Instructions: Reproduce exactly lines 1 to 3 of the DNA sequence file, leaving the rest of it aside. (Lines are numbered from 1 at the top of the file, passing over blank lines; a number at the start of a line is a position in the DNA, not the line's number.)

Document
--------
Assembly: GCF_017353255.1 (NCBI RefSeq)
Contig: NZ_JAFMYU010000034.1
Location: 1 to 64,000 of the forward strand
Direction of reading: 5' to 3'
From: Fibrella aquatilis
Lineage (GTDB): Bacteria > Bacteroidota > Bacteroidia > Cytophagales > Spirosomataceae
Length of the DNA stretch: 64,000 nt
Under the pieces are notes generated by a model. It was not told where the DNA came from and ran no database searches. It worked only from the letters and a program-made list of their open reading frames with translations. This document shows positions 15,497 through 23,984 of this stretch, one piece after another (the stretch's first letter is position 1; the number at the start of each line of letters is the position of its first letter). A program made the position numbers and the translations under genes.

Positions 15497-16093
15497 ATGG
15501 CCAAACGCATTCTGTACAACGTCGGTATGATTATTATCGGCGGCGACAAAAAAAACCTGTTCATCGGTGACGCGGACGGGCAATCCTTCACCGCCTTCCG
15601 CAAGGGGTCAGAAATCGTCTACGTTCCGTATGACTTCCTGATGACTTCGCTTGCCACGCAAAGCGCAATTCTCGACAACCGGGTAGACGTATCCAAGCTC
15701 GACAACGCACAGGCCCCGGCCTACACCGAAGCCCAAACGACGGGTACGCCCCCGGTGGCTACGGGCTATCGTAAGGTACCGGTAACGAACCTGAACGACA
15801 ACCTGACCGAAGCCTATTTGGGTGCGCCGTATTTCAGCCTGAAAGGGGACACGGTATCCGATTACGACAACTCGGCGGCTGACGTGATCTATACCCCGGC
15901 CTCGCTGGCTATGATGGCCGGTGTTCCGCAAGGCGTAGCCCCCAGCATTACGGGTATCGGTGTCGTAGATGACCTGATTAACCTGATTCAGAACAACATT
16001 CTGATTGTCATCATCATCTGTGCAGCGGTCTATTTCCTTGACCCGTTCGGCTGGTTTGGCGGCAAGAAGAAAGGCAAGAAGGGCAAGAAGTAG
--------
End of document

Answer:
Assembly: GCF_017353255.1 (NCBI RefSeq)
Contig: NZ_JAFMYU010000034.1
Location: 1 to 64,000 of the forward strand